Todd Burge, |
My Lost & Found
(Bunj Jam, 2008)
West Virginia singer-songwriter Todd Burge's compositions skip along on easy-going rhythms that call the late John Hartford's songs to mind, with something of the same amiably bent sensibility. And there's something of John Prine there. It's not only that Prine's influence is ubiquitous among a certain class of rooted modern composers. In this case, Burge's CD was recorded in the Butcher Shoppe, which happens to be Prine's studio in Nashville. The irresistible "Baby Ray" sounds like a particularly witty Prine tune, and that's a real good thing. Even the Roger Miller quote at the end feels Prinesque.
My Lost & Found is produced by folk/bluegrass/country artist Tim O'Brien, himself a native West Virginian and arguably the hardest-working man in roots music. Besides himself, O'Brien brings four top-of-the-line musicians into the studio, among them his sometime performing partner Dirk Powell, whose Cajun-inflected accordion feels about as friendly as a musical instrument can be. The overall sound keeps always bright and surprising, so sharp that sometimes you could swear sparks are coming out of your speakers.
Even with evident influences Burge has his own talent, which is good-sized, and his own eye, which is sharp. The tunes and arrangements mix folk, bluegrass and pop in varying degrees of strength. In contrast with many singer-songwriter albums, here one cut is clearly distinguishable from the one before and after. Burge also has the rare ability to express love for a small child while keeping sense of ironic humor fully functioning and skirting any hint of sentimental slush. Any parent, especially those of us who recoil at kiddie kitsch, will appreciate "She Looks Up to Me (Because She Has To)." It's safe to predict that that little girl will grow up with a marvelously comic outlook on herself and all around her.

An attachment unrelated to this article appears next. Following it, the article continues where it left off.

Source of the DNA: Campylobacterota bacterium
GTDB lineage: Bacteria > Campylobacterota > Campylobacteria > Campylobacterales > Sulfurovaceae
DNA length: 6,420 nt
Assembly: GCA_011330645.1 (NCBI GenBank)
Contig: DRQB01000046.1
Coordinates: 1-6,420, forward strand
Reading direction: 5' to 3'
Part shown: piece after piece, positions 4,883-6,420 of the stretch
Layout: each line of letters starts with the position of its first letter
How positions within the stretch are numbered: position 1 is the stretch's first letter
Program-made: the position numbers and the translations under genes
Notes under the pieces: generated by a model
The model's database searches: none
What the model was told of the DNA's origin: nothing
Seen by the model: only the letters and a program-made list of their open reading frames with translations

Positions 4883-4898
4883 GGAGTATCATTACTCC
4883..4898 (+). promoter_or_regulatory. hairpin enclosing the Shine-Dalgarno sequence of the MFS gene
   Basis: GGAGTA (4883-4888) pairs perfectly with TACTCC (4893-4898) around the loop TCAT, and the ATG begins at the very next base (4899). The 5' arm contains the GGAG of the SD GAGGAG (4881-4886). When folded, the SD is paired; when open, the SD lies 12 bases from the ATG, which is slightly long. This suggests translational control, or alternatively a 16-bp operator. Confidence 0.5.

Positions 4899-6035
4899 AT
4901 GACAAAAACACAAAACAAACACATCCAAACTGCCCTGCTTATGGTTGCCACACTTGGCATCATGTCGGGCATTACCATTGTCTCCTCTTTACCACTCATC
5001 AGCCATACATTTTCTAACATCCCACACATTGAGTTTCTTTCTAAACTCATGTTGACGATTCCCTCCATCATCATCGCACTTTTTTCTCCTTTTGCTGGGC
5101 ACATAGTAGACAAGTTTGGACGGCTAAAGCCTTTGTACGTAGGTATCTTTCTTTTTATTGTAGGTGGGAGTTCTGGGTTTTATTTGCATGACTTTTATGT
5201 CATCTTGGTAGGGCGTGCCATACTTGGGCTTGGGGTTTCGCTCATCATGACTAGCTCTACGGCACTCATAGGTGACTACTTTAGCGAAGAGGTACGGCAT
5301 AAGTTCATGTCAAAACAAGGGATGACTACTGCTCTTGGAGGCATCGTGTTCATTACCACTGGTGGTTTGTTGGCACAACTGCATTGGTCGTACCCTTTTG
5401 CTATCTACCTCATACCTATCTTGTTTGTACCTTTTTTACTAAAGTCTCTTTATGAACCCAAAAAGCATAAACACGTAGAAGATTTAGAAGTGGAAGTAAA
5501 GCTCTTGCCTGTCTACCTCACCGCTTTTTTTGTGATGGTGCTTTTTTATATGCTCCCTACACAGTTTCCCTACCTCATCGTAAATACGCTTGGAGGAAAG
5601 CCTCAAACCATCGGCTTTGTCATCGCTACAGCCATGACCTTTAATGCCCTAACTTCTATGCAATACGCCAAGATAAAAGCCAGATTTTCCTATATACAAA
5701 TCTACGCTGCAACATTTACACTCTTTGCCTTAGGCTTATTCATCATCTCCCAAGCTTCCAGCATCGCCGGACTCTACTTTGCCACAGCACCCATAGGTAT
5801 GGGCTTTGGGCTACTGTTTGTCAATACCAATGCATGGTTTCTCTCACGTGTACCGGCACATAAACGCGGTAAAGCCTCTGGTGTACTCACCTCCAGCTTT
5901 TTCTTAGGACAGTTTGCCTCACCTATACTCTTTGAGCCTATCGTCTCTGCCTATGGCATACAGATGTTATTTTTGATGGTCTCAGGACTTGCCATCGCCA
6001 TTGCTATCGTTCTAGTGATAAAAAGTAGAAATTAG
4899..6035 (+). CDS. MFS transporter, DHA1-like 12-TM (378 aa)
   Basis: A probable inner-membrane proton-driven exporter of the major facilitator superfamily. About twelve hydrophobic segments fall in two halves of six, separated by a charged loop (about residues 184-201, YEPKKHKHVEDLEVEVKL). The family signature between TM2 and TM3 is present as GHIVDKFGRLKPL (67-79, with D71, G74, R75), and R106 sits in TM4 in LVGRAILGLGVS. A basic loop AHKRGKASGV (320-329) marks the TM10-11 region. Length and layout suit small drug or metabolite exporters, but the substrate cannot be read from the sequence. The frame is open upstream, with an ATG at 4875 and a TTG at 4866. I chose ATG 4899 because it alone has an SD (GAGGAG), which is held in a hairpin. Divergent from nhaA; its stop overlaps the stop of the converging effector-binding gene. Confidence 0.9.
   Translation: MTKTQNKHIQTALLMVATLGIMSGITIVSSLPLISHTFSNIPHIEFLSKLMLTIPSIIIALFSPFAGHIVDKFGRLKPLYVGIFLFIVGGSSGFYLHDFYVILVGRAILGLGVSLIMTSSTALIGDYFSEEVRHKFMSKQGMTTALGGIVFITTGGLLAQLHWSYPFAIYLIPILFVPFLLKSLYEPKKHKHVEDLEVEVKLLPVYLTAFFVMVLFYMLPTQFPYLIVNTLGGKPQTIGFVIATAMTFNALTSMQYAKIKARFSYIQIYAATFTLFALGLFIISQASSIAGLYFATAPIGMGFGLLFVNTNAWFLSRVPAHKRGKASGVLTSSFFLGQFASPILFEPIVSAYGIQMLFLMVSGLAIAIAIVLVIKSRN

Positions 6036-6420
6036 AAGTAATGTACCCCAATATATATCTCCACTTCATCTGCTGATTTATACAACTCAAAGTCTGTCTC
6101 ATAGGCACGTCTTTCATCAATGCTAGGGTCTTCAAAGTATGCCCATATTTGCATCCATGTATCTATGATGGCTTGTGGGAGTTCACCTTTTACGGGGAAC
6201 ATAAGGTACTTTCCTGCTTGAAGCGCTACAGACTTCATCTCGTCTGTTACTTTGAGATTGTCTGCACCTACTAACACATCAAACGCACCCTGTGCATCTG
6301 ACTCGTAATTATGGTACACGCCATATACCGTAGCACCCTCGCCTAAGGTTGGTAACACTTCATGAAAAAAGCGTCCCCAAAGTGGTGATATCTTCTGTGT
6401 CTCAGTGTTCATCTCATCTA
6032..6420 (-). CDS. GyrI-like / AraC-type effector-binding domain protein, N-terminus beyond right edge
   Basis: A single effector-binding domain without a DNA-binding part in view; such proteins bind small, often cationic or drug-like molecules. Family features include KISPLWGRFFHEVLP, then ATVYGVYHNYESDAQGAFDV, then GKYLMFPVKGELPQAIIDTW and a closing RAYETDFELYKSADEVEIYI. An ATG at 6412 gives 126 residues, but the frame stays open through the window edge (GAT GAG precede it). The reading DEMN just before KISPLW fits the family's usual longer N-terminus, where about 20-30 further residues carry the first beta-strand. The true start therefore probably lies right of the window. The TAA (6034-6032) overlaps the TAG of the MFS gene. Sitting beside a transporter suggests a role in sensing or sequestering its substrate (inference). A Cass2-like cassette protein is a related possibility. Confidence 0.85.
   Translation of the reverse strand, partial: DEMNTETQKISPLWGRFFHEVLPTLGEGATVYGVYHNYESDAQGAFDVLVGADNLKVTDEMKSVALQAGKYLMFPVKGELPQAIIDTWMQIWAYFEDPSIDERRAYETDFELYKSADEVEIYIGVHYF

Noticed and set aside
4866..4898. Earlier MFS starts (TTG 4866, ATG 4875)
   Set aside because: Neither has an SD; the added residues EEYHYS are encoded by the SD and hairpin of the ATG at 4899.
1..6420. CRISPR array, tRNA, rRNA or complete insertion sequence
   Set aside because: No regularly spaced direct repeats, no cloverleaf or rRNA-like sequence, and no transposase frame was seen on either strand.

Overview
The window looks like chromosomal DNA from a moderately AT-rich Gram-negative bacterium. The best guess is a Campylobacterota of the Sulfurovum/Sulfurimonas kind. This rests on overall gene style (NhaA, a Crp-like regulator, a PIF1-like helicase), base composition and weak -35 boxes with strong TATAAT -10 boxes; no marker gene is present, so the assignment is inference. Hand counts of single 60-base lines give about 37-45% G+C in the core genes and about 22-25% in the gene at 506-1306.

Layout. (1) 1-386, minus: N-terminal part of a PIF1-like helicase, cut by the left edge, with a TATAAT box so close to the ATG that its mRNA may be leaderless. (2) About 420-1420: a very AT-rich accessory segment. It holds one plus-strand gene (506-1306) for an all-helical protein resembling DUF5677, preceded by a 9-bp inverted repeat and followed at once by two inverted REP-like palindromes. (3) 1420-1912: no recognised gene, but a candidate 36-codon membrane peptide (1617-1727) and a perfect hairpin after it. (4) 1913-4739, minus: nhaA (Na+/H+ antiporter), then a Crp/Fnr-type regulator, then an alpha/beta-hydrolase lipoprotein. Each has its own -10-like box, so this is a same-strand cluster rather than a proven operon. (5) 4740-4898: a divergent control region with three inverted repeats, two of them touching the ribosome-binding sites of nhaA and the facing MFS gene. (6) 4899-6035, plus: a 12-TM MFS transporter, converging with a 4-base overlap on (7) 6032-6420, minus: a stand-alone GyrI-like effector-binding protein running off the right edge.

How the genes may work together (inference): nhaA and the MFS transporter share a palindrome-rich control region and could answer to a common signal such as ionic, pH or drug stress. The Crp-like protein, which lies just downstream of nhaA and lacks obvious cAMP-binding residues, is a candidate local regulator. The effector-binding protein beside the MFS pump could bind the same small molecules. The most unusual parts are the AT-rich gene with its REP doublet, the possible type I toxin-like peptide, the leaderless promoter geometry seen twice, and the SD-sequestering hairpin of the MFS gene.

Burge is perfectly capable of writing sober songs, too. Even then, the wit is never far off in the distance. The closing cut, "Buffalo Skinned by All the King's Men," is a serious anti-Iraq war ballad, its melody and lyrics parodying the grim frontier ballad "Buffalo Skinners," but it's still ... well, odd. Maybe it's that penultimate verse, as anachronistic as it is crude. Effective, though.
13 December 2008
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